biosolids go beyond the wastewater treatment plant to other worker populations, such as appliers and farmers, and to the general public, such as communities living near land-application sites and consumers of crops grown on biosolids-amended soils. Exposed populations may also include sensitive subpopulations, such as children, immunocompromised individuals, and the elderly, who are unlikely to be prevalent in the workplace.

Findings: There is a lack of exposure and health information on populations exposed to biosolids. Therefore, although the land application of biosolids has occurred for many years with little, if any, systematic documented evidence of adverse effects, there is a need to gather epidemiological data and to investigate allegations of health incidents. EPA needs to study more rigorously the exposure and health risks, or the lack thereof, in worker and community populations exposed to biosolids.

Recommendations: Although routine human health surveillance of all populations exposed to biosolids is impractical, the committee recommends that EPA promote and support response investigations, targeted exposure surveillance studies, and a few well-designed epidemiological investigations of exposed populations. This recommendation is intended to provide a means of documenting whether health effects exist that can be linked to biosolids exposure. The committee recommends the following types of studies:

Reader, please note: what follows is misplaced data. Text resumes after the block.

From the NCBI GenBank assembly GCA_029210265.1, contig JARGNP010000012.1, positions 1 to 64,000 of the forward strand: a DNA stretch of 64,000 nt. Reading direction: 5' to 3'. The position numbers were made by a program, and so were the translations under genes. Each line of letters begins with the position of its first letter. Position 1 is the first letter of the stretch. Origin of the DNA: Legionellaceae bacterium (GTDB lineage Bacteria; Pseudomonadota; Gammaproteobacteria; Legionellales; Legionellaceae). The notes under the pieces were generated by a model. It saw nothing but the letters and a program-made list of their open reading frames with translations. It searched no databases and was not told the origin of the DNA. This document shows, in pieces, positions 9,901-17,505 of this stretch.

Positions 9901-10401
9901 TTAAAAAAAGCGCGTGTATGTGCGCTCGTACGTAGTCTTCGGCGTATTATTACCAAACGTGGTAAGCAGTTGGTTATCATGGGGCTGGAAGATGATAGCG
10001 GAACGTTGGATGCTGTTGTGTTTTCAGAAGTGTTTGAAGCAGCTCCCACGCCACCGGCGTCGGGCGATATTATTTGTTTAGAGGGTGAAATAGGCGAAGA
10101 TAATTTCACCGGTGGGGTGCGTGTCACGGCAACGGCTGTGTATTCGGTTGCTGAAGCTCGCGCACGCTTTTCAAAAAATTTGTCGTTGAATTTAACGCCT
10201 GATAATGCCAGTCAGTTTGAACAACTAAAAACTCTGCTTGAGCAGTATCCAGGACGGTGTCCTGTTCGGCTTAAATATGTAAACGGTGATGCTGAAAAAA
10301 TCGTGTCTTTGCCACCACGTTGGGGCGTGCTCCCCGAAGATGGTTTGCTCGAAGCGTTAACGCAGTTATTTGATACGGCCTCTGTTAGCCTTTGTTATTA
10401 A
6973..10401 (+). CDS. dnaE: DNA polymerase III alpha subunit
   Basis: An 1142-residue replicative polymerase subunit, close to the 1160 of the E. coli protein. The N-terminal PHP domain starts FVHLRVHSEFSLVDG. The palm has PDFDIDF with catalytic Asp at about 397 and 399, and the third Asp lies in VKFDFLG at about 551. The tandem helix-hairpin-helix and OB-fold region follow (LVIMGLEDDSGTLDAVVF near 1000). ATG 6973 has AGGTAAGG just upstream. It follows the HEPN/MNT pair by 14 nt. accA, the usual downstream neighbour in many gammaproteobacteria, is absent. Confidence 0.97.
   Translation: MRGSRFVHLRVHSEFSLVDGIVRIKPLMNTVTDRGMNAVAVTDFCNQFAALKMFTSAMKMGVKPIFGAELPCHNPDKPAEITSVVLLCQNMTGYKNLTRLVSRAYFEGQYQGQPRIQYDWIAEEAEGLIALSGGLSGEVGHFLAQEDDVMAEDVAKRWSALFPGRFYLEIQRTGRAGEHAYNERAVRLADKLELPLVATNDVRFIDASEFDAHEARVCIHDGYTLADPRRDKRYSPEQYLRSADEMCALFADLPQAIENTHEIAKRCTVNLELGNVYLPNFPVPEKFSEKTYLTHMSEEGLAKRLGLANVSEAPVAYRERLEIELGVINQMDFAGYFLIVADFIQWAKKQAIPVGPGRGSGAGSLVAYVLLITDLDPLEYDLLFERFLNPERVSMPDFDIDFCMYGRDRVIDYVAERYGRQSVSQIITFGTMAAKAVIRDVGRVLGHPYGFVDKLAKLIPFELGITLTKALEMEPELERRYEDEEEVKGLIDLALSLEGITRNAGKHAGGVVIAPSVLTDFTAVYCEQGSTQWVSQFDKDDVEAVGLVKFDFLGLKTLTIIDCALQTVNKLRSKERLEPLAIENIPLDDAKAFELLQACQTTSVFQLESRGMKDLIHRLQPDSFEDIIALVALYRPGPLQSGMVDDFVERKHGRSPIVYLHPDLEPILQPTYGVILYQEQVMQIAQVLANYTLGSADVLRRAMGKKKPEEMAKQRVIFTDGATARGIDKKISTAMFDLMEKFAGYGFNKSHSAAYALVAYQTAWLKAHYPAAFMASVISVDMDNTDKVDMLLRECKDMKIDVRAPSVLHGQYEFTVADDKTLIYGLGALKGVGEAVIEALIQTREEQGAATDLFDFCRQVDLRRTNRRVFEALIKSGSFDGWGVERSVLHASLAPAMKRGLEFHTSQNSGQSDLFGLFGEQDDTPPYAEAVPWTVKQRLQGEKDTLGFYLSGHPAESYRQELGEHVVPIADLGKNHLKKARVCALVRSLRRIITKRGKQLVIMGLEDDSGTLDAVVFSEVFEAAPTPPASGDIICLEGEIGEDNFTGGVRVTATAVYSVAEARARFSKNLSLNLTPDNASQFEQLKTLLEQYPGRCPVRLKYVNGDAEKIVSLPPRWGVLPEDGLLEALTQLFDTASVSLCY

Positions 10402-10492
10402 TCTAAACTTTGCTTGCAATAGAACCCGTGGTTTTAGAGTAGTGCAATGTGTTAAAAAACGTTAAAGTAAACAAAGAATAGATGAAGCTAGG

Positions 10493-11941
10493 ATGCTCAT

• Studies in response to unusual exposures and unusual occurrences of disease. Occasionally, the occurrence of unusual events can provide information on the agents of disease. For example, an outbreak or a symptom of disease might occur following a known exposure or an unusual exposure scenario. In both instances, exposure and health outcomes should be determined.

  • Preplanned exposure-assessment studies. Such studies should characterize the exposures of workers, such as biosolids appliers and farmers, and the general public who come into contact with constituents of biosolids either directly or indirectly. The studies would require identification of microorganisms and chemicals to be measured, selection of measurement methods for field samples, and collection of adequate samples in appropriate scenarios. A possible exposure-assessment study would be to measure endotoxin exposure of workers at biosolids production and application sites and of communities nearby.

  • Complete epidemiological studies of biosolids use. These studies should be conducted to provide evidence of a causal association, or a lack thereof, between biosolids exposure and adverse human health effects. They should include an assessment of the occurrence of disease and an assessment or measurement of potential exposures. An example of a longitudinal epidemio-



The National Academies | 500 Fifth St. N.W. | Washington, D.C. 20001
Copyright © National Academy of Sciences. All rights reserved.
Terms of Use and Privacy Statement